Paris Isn't Burning, Just Marking Time as Yves Montand Tours America
Enough, thankfully, to bring off one of the most triumphant French comebacks since Charles de Gaulle's defiant stroll down the Champs Elysées after the liberation of Paris in 1944. Yves Montand's spectacular three-month show at Paris' Olympia music hall began last October and was followed by a spring tour of the provinces. This summer he completed another sellout three-week engagement at the Olympia. Finally last month, at 60, Montand began an 11-week, 14-city musical jaunt through the Americas and Japan—his first extensive tour since 1961—highlighted by a six-day run in New York at no less a boîte than the Metropolitan Opera House.
"In principle, I shouldn't be doing this—I got myself trapped," shrugs Montand, who put together his new act after rediscovering some verse given him 15 years ago by his favorite poetlyricist, Jacques Prévert. Already excited by the success of an album he recorded just to stretch his vocal cords, he was further galvanized by the interest of his wife Simone Signoret's 12-year-old grandson in seeing his legendary step-grandpère perform. "I said, 'Montand, if you're going to go back onstage, it's now or never,' " he recalls. "So I said, 'We do it.' How can I not have stage fright—I'm excited but afraid. It's moving, exalting, anything you want—but very tiring and tough."
Onstage, however, Montand seems entirely at ease, with almost weightless grace, though the broad-shouldered physique has filled out, his receding hair has turned steel-gray and his romantic brown eyes betray his fatigue. His face creased by a broad smile, hands dancing in air, he breezes through a draining, nearly two-hour nonstop repertoire of three English and 26 French songs, including his popular Autumn Leaves and A Paris. ("Americans think, 'You're French, sing French,' " he says. "They don't need to understand the words.") Other selections include love songs, political protest ballads and paeans to life's underdogs: thieves, lonesome cowboys, over-the-hill fighters. Each reflects a side of Montand's character. First, the sex symbol nonpareil, lover of Edith Piaf and Marilyn Monroe, and husband and companion of actress Simone Signoret for the past 30 years. Second, the activist who once flirted with Communism and was denied an American visa for eight years during the 1950s. And finally, the hard-edged outsider, toughened by his working-class immigrant upbringing in the sleazy port of Marseilles.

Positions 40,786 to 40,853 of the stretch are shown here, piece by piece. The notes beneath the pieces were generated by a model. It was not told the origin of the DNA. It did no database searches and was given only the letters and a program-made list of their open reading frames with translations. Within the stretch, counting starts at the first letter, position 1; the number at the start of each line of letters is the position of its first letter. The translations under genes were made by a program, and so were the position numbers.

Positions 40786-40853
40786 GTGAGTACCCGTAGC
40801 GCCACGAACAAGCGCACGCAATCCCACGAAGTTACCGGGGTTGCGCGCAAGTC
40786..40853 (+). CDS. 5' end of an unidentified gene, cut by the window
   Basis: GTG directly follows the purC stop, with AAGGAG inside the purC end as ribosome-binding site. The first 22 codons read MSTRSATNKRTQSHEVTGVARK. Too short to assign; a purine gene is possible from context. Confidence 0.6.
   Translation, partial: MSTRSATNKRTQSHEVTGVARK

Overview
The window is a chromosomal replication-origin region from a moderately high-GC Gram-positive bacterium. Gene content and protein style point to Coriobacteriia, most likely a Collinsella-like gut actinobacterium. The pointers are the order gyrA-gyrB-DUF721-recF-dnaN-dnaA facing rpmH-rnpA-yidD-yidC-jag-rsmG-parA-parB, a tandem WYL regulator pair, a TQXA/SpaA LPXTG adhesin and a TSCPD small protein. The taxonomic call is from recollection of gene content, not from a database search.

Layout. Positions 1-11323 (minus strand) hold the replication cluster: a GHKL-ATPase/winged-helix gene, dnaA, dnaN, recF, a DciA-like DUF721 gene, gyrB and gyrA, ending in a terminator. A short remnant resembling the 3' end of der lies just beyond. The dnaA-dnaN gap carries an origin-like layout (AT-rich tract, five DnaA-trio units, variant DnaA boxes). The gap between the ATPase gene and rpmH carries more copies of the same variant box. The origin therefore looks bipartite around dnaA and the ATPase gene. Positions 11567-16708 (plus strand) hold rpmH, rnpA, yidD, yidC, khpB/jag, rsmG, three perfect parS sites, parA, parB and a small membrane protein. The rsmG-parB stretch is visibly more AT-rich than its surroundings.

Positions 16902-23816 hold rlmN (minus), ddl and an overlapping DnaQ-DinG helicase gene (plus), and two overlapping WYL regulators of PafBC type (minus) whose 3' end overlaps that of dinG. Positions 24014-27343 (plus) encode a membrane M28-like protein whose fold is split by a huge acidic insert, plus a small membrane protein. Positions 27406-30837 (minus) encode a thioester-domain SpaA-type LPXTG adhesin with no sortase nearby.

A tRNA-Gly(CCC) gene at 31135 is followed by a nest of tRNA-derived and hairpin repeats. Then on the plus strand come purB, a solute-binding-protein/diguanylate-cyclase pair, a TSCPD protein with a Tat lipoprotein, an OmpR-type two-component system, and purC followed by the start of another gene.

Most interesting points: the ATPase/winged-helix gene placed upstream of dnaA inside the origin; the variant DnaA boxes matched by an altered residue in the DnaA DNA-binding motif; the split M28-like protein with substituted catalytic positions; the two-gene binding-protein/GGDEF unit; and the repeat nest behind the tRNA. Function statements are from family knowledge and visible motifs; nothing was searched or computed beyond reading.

"It was a time of real misery," says Montand of his childhood. Born yvo Livi in 1921 in a northern Italian mountain village near Florence, he and his family followed his socialist father, who fled to France to escape Mussolini's fascists. Quitting school at 11, young Yvo toiled first in a spaghetti factory and then as a sandwich vendor, steelworker and hairdresser. At 17, having discovered jazz, Harlem, tap dancing and the Wild West—all thanks to Hollywood movies—he began singing at intermission in cinemas and then in Marseilles music halls. In 1944 he traveled to Paris, where Piaf, the celebrated chanteuse, put him in her act at the Moulin Rouge. During their three-year love affair, he abandoned his imitation-cowboy style and she introduced him to songwriters who would write such vintage Montand classics as Luna Park and Battling Joe.
In 1949, two years after he and Piaf split, Montand met and later married Signoret. Together they plunged into the politics of the French left. They protested the Algerian war and the execution of the Rosenbergs, and appeared together in both a stage and a screen version of Arthur Miller's anti-McCarthy allegory The Crucible in the mid-'50s. Montand had made his movie debut in 1945 in Etoile Sans Lumière, and his film career flourished over the next 37 years, with starring roles in such films as La Guerre Est Finie, Z and State of Siege. Though his marriage was shaken by his 1960 fling with Marilyn Monroe (then married to Arthur Miller) on the set of Let's Make Love, the union with Signoret survived. "I can't live without her," Montand has said. "She's an exceptional woman."
Montand remains politically active, though he is no knee-jerk leftist. In public statements and in song, he has lashed out at oppression in Poland and Afghanistan as well as in Chile. He still wears a Solidarity button that Lech Walesa gave him when the Polish labor leader came to his Paris one-man show last fall. "I'll wear it until the Polish people are free," he says. "It's not a question of courage. It's principle. I want to be a reminder to people of what Walesa stands for." His singing career may seem a more frivolous obligation, but to him it is equally real—an expression of life. "It's exhausting," admits Montand, "but we must swim until the end."